In this chapter, Jonas Van Hove, Iris Vanaelst and Mike Wright explore the differences across countries and regions in accelerator support programs in order to improve understanding of the continuously evolving accelerator landscape and concomitant activities by complementary actors within an ecosystem community. They emphasize the role of institutional intermediaries in shaping the ecosystem through the preservation of the aligned interests between policymakers and practitioners. Reviewing the evolution of the landscape of policy support for accelerators across national and regional levels, with particular emphasis on the UK context, they outline the challenges accelerators face and which policymakers need to take into account. They conclude with policy implications and recommendations focusing on how the ecosystem community can meet such challenges in order to spur ecosystem development and fuel the next generation of start-ups.

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James D. Hart

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James D. Hart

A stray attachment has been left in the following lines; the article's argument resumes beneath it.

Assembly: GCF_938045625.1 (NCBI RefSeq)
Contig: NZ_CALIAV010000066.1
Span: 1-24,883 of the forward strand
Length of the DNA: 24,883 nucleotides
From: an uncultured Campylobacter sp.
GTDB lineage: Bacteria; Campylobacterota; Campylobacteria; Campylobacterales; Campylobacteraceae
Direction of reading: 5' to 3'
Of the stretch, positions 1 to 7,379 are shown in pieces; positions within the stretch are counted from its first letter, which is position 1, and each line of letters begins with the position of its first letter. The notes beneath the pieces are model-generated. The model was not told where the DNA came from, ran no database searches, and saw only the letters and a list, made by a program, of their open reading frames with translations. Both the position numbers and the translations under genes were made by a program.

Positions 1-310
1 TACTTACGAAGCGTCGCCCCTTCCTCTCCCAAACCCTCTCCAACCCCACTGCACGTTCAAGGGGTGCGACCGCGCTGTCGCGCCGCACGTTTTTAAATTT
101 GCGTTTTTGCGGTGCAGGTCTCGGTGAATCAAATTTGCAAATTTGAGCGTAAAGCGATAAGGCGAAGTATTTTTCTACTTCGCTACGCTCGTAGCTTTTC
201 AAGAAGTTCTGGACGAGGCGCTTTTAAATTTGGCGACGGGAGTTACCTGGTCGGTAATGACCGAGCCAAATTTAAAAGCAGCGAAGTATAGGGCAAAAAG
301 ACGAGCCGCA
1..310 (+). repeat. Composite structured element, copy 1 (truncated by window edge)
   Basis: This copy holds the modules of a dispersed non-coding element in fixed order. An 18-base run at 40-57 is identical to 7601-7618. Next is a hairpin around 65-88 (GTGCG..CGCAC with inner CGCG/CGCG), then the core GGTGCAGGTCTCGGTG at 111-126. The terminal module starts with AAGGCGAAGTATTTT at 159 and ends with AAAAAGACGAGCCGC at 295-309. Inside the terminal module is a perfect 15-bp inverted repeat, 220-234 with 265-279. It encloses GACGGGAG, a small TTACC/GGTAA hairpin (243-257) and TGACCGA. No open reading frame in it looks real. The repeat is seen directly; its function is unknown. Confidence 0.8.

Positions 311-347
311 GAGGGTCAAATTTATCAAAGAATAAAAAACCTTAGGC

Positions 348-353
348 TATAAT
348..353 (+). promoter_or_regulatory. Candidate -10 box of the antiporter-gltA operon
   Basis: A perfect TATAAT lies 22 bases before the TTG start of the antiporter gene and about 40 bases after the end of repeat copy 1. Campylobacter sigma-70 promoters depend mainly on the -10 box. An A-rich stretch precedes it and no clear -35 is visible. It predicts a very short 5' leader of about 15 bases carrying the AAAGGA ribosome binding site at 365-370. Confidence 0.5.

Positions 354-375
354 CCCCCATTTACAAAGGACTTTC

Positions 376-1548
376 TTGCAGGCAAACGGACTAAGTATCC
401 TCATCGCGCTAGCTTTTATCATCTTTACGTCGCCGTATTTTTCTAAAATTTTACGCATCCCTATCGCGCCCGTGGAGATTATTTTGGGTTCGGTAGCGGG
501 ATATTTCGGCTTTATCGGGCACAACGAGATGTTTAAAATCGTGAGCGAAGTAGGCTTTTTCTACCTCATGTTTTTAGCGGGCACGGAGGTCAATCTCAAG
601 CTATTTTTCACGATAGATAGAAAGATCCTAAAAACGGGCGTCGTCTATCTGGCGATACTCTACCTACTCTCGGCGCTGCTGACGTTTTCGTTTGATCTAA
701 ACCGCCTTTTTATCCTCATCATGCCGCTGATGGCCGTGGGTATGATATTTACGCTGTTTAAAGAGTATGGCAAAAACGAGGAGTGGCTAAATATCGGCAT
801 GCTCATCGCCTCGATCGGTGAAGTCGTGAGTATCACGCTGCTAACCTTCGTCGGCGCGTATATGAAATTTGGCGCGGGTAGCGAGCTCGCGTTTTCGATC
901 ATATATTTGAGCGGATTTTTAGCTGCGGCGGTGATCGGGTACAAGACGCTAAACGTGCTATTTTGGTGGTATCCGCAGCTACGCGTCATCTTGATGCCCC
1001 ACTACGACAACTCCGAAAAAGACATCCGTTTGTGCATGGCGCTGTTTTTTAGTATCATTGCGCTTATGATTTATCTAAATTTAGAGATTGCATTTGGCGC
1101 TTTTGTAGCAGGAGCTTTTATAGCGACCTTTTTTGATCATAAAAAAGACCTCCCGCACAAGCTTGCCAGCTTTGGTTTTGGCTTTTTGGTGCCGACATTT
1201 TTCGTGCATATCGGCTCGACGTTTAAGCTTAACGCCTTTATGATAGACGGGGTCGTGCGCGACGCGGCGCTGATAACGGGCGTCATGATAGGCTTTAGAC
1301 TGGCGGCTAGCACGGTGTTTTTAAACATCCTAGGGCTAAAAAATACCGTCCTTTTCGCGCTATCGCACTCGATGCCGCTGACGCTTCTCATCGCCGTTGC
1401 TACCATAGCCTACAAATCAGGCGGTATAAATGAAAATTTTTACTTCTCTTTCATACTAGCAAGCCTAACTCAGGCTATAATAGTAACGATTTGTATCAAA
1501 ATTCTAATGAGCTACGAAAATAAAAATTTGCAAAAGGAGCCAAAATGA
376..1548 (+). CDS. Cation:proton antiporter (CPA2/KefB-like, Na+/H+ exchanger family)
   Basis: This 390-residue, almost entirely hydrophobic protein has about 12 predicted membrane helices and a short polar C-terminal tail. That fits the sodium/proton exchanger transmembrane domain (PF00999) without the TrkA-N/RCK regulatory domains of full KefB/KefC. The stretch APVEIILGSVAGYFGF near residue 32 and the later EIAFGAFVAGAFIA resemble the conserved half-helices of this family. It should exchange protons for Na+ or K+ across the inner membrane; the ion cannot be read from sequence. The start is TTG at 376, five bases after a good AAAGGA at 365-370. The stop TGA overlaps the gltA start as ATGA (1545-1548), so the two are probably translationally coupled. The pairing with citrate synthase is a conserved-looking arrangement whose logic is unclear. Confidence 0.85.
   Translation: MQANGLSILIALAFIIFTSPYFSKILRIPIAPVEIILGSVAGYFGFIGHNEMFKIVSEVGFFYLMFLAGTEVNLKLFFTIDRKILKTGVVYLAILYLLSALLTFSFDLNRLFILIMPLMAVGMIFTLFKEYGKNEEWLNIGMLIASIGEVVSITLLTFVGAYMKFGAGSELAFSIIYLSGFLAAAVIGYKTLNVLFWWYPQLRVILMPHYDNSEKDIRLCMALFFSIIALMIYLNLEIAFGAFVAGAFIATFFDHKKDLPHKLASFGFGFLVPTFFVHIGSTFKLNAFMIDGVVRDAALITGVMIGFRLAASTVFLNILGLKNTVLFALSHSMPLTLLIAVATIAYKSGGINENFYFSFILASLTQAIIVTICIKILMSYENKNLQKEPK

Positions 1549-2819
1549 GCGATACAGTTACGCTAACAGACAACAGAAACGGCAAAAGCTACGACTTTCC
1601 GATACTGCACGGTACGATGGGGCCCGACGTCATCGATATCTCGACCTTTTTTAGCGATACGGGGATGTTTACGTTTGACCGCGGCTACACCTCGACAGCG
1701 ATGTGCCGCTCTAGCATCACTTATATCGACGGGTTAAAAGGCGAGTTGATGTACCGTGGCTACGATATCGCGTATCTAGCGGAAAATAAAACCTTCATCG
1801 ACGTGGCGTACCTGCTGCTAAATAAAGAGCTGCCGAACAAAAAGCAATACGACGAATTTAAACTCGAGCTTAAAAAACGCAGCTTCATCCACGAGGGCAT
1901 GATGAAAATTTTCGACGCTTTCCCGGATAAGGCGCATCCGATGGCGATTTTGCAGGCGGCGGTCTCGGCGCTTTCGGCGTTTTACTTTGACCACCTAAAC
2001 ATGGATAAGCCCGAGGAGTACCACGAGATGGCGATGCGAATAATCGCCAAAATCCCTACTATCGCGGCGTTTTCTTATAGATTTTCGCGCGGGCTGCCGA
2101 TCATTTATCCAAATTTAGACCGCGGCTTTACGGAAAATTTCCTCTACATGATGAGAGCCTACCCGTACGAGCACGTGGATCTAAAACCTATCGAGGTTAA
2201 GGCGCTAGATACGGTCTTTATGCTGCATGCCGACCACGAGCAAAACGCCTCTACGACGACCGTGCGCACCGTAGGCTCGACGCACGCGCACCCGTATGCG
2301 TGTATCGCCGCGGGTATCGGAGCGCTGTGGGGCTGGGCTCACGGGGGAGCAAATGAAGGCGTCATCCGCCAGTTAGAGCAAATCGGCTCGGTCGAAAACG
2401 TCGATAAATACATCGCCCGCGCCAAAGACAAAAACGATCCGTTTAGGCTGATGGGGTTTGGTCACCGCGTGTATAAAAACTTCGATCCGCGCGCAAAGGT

Whatever endeavor an entrepreneur seeks to create, capital is needed. These exercises teach students how, with visual aids, investors can better understand a new concept. Students develop their pitching skills and learn how to build a true fan base, through which they fundraise and attract capital.

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Classroom Exercises for Entrepreneurship

A Cross-Disciplinary Approach

James D. Hart

Entrepreneurship is a creative act with entrepreneurs creating products, services, jobs, economic stimulation, culture and more. This creatively written book offers a wide array of exercises of varied time requirements for implementation, as well as a complexity of content. In addition to more traditional topics, the book serves to enhance students’ imaginative and creative abilities so they can effectively problem-solve and build their creative entrepreneurial visions. Learning objectives can be directly implemented into syllabi.
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James D. Hart

Whether engaging investors, one’s team, board, customers or audience, effective communication is critical. These exercises aid entrepreneurs in developing communication skills and teach students how to inspire others and craft memorable and impactful stories. Students also learn about the power of stillness and finding one’s voice.